• Provide uninterrupted power in the event of an outage or emergency for at least 6 hours, to reduce the chance of food spoiling.
• Use of solar energy to offset electricity costs, and, by effectively subsidizing electricity for the grocery store’s daily operation, achieve a system payback over a reasonable time period.
• Server as a reference for similar businesses in the area, and demonstrate to them the value of installing and using a grid/hybrid photovoltaic system.



After performing an energy audit and analysis of the situation, Adrian’s solution centered on the OutBack VFXR 3048 Grid/Hybrid inverter, installed in three-phase configuration. With 9kW of system power, this arrangement could support over 13kW of installed solar from a large rooftop array, and also charge the 1,150Ah 24-battery bank needed for back-up and peak-shaving operation.

Designing a system balanced to both assure back-up power by maintaining a charged battery bank while also lowering overall grid electricity usage is always a challenge. One concern was roof space. In order to get the PV production needed, Adrian went with high-quality 260W solar modules. Another was battery life, which involved several solutions: First, locating batteries and associated charging equipment in an area where the temperature was maintained at a constant 21°C / 70°F. And second, using OutBack’s OPTICS RE monitoring and control software which allows both the store’s operator and system designer to monitor battery status and energy production and use, and also permits the system’s installer to take corrective action if needed by remote control to ensure long-term battery health.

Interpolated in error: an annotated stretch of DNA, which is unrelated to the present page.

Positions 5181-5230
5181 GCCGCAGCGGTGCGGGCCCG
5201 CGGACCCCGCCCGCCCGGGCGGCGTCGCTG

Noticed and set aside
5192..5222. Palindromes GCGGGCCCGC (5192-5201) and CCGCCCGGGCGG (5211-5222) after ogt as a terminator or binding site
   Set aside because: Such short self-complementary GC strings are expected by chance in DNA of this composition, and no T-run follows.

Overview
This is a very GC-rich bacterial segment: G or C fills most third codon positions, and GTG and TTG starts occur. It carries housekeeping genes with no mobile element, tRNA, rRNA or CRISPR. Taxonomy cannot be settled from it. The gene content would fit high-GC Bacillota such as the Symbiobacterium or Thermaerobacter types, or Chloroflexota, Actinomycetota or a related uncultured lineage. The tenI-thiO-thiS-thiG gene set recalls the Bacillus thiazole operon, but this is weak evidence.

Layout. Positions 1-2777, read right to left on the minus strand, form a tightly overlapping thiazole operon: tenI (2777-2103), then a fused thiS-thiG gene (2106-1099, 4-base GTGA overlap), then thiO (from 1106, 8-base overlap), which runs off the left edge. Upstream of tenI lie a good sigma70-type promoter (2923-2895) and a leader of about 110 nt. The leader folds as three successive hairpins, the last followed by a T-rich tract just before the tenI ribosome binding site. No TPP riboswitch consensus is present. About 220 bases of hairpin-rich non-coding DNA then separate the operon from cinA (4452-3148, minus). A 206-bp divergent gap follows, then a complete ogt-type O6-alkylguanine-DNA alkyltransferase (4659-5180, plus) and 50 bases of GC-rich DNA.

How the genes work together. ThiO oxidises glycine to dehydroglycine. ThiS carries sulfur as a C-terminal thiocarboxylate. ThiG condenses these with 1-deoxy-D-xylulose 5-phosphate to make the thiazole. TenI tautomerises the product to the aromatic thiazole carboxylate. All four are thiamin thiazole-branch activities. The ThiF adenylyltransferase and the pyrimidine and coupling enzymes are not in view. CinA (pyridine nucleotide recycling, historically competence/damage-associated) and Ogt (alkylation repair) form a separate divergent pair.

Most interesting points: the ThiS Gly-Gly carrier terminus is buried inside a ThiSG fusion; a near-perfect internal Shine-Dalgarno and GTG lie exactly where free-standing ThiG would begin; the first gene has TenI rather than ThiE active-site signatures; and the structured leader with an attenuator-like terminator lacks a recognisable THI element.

With the grid down the system can power the store’s refrigeration for up to six hours, and in normal operation the FXR three-phase system blends renewable electricity with grid electricity to compensate for load demand under peak conditions, reducing the store’s consumption from the grid. The Grid/Zero mode, as this function is called, enables the system owner to actually “zero out” the grid if enough solar energy is available.

The results of Adrian’s careful design and installation work are apparent in the store’s bottom line: the owner noted a 60% electricity bill reduction in March, and savings reaching 80% during the summer which is the peak refrigeration season. Equally important, a recent spring outage due to a grid malfunction that resulted in no electrical power for an entire day did not affect the store—it stayed up and running, with all food remaining cold, throughout the entire event.



• Uninterrupted power for all the loads present, regardless of the state of the grid

• Providing high return on investment, with a system that can “zero- out” the grid during normal operation and protect against expensive food spoilage during protracted outages

• Energy cost savings equivalent to approximately $2,700 USD/year


The content & opinions in this article are the author’s and do not necessarily represent the views of AltEnergyMag